To make it more interesting, have clever dilemmas. Or clever ways to get our characters high up in that metaphorical tree and then to throw rocks at them. Don’t go with what comes to mind first. Keep thinking and come up with dilemmas you haven’t heard a million times before.

To make the reader root for your character, show the character being clever. It can take a LOT of brainstorming to figure out how to get them down from that tree after you did such an amazing job of getting them up there. And let's face it: it’s really hard when you need your characters to be more clever than you are. What we have that our characters don’t, though, is time to think. Do it.

To make the reader care, show lots of character. Readers care much more for the action if they care for the characters. It’s a time to show their character in the way they respond to everything.

Don’t go too long without action. I’m not saying your characters have to run for their lives or jump off a cliff (although I am quite fond of characters jumping off a cliff ;)). Action can be things as simple as running to make the school bus. Exploring a hospital while trying not to get caught. Being caught in a rainstorm. Something that gets the characters excited and moving. Preferably fast.

And never use lots of description during action scenes. It will bog it down. Every time. If where they’re going to be needs lots of description, have it be before the action. In a previous scene, if possible. If the best way to lay out the scene is during the action, keep it very short and sparse. Think of what the characters would actually notice when they were in that situation. If they just broke into the bad guy’s lair, stole his freeze ray, set off the alarms in the process, and are racing out of the building while trying not to get caught, they aren’t going to notice that the paint on the walls is pale yellow, and cracked and peeling at places. Or that the light fixtures look like they belong in an old castle. Or that there’s a pomegranate scent drifting through the hallways. They might, however, notice that the floor stones are uneven, making it hard to run. Or that the lights are flickering, plunging them into moments of darkness.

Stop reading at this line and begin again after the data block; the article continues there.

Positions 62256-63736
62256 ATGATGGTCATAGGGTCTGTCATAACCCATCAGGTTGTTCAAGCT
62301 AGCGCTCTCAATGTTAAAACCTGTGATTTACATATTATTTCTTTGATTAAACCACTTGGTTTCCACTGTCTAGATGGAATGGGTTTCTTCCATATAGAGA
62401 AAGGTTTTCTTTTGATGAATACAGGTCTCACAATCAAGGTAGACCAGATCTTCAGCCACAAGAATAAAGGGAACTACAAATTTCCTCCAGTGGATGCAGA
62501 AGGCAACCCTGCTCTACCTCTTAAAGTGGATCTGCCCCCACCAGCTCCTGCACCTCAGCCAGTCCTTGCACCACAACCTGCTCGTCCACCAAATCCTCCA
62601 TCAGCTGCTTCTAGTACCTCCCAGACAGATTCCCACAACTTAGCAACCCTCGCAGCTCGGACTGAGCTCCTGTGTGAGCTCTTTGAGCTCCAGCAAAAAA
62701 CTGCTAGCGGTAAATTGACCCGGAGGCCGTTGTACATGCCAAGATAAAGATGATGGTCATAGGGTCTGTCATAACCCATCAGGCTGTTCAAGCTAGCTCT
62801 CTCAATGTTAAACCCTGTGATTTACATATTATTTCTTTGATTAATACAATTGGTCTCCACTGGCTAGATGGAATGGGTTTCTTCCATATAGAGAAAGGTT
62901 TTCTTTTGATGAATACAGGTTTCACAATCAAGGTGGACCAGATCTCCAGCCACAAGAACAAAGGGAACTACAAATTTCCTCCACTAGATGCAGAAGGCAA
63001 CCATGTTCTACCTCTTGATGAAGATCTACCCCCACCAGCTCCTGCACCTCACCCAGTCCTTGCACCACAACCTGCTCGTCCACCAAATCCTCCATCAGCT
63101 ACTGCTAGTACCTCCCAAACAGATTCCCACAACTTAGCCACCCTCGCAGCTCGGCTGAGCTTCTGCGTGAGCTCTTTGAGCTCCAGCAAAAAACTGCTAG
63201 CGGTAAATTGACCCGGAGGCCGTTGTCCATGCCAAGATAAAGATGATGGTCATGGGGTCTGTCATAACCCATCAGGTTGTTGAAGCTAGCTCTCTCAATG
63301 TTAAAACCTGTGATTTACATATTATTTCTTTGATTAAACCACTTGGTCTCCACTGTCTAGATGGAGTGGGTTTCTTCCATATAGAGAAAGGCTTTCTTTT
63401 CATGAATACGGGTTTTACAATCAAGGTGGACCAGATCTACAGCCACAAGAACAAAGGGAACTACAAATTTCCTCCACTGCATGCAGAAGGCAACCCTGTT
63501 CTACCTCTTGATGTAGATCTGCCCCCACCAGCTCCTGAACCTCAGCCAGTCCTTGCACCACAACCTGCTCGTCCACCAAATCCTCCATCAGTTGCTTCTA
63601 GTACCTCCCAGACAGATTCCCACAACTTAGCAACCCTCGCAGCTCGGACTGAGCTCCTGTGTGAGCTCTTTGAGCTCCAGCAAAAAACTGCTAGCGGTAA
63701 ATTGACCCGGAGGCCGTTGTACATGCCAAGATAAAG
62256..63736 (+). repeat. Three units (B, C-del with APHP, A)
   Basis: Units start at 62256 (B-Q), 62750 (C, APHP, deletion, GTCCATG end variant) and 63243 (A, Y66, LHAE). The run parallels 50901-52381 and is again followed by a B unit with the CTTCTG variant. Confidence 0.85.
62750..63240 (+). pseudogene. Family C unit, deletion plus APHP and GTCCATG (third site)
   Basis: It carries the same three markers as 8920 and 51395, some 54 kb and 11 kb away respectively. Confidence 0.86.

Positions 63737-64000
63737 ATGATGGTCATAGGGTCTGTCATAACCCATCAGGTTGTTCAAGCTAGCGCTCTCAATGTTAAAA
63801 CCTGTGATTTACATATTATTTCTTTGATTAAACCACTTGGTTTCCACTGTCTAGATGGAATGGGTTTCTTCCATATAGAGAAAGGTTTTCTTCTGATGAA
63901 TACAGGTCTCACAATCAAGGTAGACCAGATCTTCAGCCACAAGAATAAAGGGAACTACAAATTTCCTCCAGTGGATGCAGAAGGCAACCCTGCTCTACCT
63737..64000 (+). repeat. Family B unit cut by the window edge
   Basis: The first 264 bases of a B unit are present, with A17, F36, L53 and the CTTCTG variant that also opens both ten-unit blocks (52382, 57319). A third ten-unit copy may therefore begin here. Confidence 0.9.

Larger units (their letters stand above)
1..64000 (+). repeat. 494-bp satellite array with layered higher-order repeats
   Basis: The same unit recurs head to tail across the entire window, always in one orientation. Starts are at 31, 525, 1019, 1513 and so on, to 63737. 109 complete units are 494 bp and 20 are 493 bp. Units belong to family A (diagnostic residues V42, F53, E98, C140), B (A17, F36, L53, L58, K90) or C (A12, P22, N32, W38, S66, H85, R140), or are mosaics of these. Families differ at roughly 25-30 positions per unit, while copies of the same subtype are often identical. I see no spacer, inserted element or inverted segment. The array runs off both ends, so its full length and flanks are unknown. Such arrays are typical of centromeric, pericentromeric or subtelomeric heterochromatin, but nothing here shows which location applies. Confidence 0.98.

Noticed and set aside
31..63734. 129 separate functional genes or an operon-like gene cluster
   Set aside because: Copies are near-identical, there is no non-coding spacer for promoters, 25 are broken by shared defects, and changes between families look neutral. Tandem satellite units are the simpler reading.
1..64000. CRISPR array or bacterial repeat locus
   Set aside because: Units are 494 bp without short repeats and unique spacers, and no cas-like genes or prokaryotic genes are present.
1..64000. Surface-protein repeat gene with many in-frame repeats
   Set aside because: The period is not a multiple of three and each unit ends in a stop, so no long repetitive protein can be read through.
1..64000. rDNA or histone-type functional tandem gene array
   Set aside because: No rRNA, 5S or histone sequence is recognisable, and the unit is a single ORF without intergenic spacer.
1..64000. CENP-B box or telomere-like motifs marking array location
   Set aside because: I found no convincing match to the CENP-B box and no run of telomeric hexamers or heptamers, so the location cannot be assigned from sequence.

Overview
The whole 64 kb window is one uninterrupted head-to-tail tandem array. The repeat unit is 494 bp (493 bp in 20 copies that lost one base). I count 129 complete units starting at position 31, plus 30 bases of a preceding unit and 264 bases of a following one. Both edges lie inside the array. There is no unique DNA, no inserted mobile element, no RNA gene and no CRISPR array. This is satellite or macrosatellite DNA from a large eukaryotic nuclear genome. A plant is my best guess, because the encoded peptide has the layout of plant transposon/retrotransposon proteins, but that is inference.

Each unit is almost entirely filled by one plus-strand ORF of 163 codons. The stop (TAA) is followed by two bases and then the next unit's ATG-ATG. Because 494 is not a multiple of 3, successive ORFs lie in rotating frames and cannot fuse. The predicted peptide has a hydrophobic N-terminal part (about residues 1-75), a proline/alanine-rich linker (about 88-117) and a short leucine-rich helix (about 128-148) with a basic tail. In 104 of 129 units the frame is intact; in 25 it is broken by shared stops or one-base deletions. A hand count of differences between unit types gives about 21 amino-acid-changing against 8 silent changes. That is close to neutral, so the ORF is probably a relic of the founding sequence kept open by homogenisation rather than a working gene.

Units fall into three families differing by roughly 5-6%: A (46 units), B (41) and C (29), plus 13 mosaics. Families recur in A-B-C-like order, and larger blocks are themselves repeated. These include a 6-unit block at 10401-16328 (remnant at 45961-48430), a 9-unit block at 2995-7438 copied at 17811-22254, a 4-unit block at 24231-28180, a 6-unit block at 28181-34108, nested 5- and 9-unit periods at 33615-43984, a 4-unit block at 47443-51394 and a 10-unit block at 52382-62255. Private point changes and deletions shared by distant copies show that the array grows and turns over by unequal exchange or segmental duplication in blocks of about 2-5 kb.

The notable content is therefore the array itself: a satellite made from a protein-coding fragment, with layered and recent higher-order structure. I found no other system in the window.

But possibly the most important thing with action / adventure is to make sure your reader cares about your characters, otherwise they won’t care what happens when your characters get into trouble.

And on to the 5th element every book needs... A SENSE OF WONDER! 

Friday, June 7, 2013

Donation Bomb!

I'm sure most of you have, by now, heard of author David Farland's son's long board accident. If you haven't, I'll try to sum it up quickly. Almost two months ago, Ben crashed on his long board and sustained massive brain trauma. He's improving, but he's still in the hospital and will need huge amounts of help to re-learn everything. The hospital bills are expected to top $1.2 million, and as a writer, David Farland and his family don't have health insurance.

There have been many ways set up to help him over the past two months, and a huge group of people have organized a Donation Bomb Day today to help them with the medical bills. If you have been hearing about Ben's story and thinking about donating, today is the perfect day to do just that. Here's the link to make the donation. If everyone in the writing world donated just $5, think of the difference it would make!